cover image A Fragile Union: New and Selected Writings

A Fragile Union: New and Selected Writings

Joan Nestle. Cleis Press, $14.95 (230pp) ISBN 978-1-57344-040-0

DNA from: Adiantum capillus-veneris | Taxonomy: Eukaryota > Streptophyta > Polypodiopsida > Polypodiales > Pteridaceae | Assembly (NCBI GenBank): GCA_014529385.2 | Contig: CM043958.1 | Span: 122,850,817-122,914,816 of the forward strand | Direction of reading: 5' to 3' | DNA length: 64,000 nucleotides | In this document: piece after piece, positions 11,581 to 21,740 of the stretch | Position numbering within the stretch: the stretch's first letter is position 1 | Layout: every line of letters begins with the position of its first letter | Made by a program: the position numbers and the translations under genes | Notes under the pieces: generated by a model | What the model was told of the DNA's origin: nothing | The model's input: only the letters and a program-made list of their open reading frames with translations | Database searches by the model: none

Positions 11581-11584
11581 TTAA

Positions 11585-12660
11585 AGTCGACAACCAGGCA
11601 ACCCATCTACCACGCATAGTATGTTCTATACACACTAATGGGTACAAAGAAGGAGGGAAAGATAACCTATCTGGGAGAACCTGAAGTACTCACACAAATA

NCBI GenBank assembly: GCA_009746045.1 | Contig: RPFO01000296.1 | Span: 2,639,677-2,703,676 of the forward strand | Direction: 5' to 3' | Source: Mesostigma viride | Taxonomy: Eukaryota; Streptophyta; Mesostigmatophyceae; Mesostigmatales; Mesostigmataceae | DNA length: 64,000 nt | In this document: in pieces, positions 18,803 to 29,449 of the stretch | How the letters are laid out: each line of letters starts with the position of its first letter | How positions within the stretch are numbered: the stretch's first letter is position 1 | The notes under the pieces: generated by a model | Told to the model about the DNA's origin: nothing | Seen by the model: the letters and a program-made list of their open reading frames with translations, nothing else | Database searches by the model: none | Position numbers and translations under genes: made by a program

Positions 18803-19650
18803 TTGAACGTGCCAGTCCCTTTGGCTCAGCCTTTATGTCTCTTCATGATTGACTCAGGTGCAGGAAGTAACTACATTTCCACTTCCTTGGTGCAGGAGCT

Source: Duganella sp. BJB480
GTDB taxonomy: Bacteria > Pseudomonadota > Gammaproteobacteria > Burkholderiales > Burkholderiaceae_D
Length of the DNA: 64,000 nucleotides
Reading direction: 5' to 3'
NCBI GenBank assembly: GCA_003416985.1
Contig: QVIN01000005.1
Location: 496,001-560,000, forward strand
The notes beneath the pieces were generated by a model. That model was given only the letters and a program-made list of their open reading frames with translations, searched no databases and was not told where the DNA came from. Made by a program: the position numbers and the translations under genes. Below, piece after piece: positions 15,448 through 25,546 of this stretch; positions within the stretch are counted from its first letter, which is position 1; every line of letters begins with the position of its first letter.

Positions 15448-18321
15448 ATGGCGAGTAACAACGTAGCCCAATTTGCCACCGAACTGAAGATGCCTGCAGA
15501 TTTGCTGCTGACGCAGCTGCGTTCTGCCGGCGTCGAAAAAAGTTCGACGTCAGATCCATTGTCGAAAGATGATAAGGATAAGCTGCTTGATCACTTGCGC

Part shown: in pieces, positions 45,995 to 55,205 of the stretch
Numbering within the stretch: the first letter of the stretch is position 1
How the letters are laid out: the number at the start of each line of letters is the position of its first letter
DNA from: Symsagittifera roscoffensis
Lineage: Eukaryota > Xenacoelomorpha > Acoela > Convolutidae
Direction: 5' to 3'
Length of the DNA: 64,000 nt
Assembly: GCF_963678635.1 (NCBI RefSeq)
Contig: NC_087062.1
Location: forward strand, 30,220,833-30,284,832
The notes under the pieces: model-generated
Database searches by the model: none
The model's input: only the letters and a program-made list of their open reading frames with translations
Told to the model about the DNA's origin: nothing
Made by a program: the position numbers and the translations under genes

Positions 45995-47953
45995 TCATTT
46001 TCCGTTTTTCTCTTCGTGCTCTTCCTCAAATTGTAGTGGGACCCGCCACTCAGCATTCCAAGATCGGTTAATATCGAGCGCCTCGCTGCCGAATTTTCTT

A leading light of lesbian and gay history (she founded the Lesbian Herstory Archives in Brooklyn), Nestle presents a collection of her writings over the last 10 years. An effort to chronicle the lives of working-class lesbians lies at the heart of Nestle's work, and her essay ""The Life of Mabel Hampton as Told by a White Woman"" shows why the pursuit is so important: Hampton was a black lesbian from the South who worked most of her life as a domestic but also participated fully in her community and culture. She did not have to ""come out"" because, Nestle tells us, she was never ""in,"" and so provides us with ""the vision of an integrated life."" In ""On Rereading Esther's Story,"" Nestle shares her new ""understanding of butch and fem, of the drama of gender"" with regard to a Puerto Rican taxi driver named Esther, whom Nestle had years ago thought of as ""merely butch."" Some of Nestle's stories of lesbian erotica are included, and Nestle recalls that, during the 1960s, many lesbians were as shocked as heterosexual women by her boldness. Some of the best writing in the volume appears in Nestle's moving accounts of what it is like to live with colon cancer, as she not only tells of the extended and painful treatment but also includes poetic (and erotic) tales of sexual desire and its frightening ebb, and of sexual fun in the midst of devastating illness. Nestle is by turns earnest, pedantic, funny, bold and courageous; her collection is, clearly, the work of an irrepressible, principled woman. (Dec.)